The Advance-Titan

UW System calls for more funding

Ti Windisch

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UntitledLauren Reidinger | The Advance-Titan

UW System President Ray Cross called for an increase in state spending on the UW System to help address the problem of student debt Wisconsin has been facing.

In a press release from Sept. 9 detailing his position, Cross said the UW System needs more money from the state in order to better serve students.

“We help our students through financial aid counseling and assistance, but we want to do more to help them graduate faster while maintaining the excellence our universities are known for,” Cross said. “It’s time to invest in the university system so our students get the help and resources they need.”

UW Oshkosh Chancellor Andrew Leavitt said he is not interested in raising tuition, and wants students to graduate as quickly as possible.

“What I want to do is make sure that we have the proper resources to provide a high quality education to you and deliver it on time so you can come in and out of here and be successful in the shortest amount of time possible,” Leavitt said. “The idea that college presidents and chancellors are wringing their hands thinking of ways to extract more money from students is simply not true.”

According to Leavitt, the trend of the state subsidy lowering and tuition being frozen in recent years will eventually have an adverse effect on the education UWO provides.

“At some point, with this kind of curve, it’s going to impact quality,” Leavitt said.

Cross said the decreasing amount of money going to universities is forcing students to take out more loans and pay more for school in general.

“Of course, students would prefer to use grants to pay for college, but when federal and state funding declines, it makes college more expensive for students and expands their reliance on loans to finance their education,” Cross said.

Sophomore Joe Backmann said he believes the state should increase spending on colleges due to the rising costs of education.

“College is getting more expensive every day, people do need more student loans to help them get through it,” Backmann said.

Leavitt said the federal government should decrease the amount of interest on student loans in order to help the American economy.

“I wish the interest rate were lower,” Leavitt said. “6.8 [percent] is way too high. In this country we ought to be charging 0.1 percent for a student loan. It would drive so much economic prosperity.”

According to Leavitt, the government making less money off students is one solution to the mounting costs of getting a degree.

“That’s one of the ways of making college more affordable, is to get the federal government out of the profit business on student loans, which is what they’re doing now,” Leavitt said.

Leavitt said higher education is unique in how it gauges its cost for students looking to attend a university.

“We’re the only industry that I can think of where we factor the cost of living into our product,” Leavitt said.

According to Leavitt, college is obviously very expensive, but much of the cost would be incurred by students even if they weren’t in school.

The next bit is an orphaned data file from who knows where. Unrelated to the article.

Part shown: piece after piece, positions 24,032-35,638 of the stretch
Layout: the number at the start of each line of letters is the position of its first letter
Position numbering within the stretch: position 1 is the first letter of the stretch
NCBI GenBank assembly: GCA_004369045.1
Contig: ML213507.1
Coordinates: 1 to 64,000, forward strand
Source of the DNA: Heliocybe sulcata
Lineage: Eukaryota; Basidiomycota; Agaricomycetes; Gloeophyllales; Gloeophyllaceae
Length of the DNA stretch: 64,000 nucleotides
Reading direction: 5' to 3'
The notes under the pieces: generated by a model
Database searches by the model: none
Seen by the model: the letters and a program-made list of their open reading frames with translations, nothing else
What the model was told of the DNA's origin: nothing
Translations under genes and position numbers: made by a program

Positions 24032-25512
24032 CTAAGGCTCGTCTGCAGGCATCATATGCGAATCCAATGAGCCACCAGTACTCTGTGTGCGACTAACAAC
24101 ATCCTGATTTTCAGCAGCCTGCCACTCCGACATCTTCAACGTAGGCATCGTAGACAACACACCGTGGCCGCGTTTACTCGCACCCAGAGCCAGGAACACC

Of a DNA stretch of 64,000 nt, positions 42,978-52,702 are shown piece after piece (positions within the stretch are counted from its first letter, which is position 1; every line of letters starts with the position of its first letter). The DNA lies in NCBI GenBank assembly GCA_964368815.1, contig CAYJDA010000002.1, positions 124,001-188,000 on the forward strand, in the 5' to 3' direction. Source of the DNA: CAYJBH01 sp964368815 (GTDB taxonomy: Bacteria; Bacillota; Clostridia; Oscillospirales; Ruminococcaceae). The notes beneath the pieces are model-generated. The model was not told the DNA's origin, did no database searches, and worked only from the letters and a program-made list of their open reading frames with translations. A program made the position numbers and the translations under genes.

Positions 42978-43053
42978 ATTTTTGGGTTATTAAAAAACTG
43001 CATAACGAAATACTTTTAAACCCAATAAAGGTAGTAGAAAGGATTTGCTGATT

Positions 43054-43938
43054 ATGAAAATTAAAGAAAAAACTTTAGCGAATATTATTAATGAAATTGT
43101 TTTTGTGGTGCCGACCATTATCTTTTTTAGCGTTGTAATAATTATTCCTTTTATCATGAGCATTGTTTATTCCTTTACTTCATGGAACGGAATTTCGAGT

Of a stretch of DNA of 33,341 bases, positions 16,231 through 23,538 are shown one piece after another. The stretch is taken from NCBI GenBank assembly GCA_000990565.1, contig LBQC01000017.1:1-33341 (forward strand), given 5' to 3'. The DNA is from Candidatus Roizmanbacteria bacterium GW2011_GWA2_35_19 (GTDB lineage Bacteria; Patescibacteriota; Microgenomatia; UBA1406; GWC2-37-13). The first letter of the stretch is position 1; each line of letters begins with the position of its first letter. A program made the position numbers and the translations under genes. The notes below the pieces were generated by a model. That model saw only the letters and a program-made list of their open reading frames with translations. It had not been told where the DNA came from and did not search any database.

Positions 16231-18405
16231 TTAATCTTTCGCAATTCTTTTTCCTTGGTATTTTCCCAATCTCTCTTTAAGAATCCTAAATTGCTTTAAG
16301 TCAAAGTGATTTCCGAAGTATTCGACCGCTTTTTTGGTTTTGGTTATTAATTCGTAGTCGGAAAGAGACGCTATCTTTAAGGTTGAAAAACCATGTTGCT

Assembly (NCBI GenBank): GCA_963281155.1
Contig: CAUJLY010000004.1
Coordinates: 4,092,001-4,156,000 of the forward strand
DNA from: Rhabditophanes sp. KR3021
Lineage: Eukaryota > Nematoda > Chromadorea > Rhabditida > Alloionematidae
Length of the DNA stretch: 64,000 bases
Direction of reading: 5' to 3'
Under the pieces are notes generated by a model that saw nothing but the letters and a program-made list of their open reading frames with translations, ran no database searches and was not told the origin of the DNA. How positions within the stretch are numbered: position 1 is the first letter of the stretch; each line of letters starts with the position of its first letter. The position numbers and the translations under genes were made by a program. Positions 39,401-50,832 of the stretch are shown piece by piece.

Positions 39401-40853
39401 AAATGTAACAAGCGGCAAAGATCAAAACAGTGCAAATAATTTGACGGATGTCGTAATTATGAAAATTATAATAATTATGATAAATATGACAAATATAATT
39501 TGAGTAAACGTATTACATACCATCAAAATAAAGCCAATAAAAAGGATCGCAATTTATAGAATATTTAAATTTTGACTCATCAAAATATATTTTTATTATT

“Forty-five percent of the expenses you pay are directly related to the classroom,” Leavitt said.

“Fifty-five percent are not. As a matter of fact, that 55 percent, you would pay that even if you weren’t in school.”

Backmann said living off campus can be cheaper than the expected cost of room and board, although underclassmen do not get that option.

“Here we have to live in the dorms for two years; it definitely gets pretty expensive when you look at the first two years,” Backmann said.

According to Leavitt, most students with extreme loan debt acquire it from outside loaners; the maximum amount that can be borrowed through the government’s Stafford loan program is $28,000 over four years.
“When somebody says ‘I have $100,000 in student debt’, I say to myself. ‘How did they get into that much debt,’” Leavitt said. “What they did is they borrowed [the max through Stafford loans] and then they went out to the open market.”

According to Leavitt, most students who finish school pay off their loans within a reasonable time frame.

“The other thing that always baffles me is people say. ‘You will spend a lifetime paying your student loans,’” Leavitt said. “I don’t know how that’s possible. If you are in the Stafford program, there is a ten year payment schedule. It’s like buying a car.”

Leavitt said although UWO could do better as an institution to cut costs for students, he believes student loans are a good investment for students who finish college.

“You use a student loan as a tool to make an investment in yourself,” Leavitt said. “That investment pays off many, many times over in a lifetime. It’s been shown that you’re going to make about a million dollars more over a lifetime with a bachelor’s degree versus somebody who doesn’t.”

Backmann said he believes it takes perspective to see a college education as an investment.

“I think over time it’s easier to realize it as an investment as you’re farther along in the process,” Backmann said. “I think over time I’ll treat it as more of an investment.”

According to Leavitt, the benefits of a college education extend beyond financial incentives.

“You’re going to, in my opinion, live a more fulfilling life in the sense that you learned knowledge and skills in college that helps transform you as a citizen,” Leavitt said.”

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Independent Student Newspaper of the University of Wisconsin Oshkosh
UW System calls for more funding